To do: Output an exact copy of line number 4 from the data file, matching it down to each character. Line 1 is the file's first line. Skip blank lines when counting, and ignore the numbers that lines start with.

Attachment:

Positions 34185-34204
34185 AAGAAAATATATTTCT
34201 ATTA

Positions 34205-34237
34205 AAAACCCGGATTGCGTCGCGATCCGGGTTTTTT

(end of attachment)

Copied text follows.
Positions 34205-34237